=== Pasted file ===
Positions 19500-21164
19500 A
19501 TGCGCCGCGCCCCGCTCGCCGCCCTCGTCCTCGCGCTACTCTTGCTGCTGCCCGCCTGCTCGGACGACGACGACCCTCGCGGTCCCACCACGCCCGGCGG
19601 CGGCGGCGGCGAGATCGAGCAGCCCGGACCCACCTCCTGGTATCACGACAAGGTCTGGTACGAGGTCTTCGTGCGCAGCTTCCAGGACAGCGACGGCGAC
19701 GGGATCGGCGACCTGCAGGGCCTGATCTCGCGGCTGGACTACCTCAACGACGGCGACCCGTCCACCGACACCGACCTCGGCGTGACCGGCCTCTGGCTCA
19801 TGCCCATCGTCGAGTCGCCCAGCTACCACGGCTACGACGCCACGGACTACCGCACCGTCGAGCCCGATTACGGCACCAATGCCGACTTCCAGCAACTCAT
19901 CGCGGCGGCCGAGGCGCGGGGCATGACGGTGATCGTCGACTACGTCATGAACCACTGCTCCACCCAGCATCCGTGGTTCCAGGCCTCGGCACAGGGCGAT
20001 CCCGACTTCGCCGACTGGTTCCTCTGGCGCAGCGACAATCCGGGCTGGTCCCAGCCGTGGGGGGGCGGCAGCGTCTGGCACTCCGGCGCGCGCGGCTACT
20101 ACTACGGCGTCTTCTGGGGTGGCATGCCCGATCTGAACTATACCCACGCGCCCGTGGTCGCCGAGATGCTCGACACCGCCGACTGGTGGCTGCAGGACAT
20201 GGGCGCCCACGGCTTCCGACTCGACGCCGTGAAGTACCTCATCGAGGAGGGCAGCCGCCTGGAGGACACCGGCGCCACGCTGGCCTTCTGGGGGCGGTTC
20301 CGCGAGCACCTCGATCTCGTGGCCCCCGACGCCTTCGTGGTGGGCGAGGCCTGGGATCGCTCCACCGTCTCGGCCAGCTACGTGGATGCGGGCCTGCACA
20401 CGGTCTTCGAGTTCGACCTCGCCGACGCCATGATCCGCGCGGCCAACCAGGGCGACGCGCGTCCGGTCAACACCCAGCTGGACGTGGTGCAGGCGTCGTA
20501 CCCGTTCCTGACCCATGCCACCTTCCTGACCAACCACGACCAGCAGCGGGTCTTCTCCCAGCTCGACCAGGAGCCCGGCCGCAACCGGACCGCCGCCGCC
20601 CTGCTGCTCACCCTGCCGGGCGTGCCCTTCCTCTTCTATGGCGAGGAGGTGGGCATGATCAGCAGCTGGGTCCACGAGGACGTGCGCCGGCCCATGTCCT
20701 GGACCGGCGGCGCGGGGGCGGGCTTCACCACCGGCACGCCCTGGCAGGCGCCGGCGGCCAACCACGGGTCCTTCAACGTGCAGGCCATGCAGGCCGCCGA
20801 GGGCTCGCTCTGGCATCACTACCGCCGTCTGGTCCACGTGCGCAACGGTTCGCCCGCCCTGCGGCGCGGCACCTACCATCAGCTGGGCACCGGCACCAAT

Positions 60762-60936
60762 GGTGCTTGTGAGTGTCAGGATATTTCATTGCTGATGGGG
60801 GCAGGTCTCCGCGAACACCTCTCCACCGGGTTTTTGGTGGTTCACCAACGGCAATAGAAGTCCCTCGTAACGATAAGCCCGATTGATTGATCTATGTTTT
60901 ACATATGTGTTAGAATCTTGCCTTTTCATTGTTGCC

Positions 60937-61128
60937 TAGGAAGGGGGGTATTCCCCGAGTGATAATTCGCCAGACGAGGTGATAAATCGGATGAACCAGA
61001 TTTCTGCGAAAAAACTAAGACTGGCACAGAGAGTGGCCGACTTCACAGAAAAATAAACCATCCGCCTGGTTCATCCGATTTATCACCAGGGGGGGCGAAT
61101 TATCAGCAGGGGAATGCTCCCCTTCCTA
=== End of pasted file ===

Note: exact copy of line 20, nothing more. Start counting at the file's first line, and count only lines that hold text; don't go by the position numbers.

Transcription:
60901 ACATATGTGTTAGAATCTTGCCTTTTCATTGTTGCC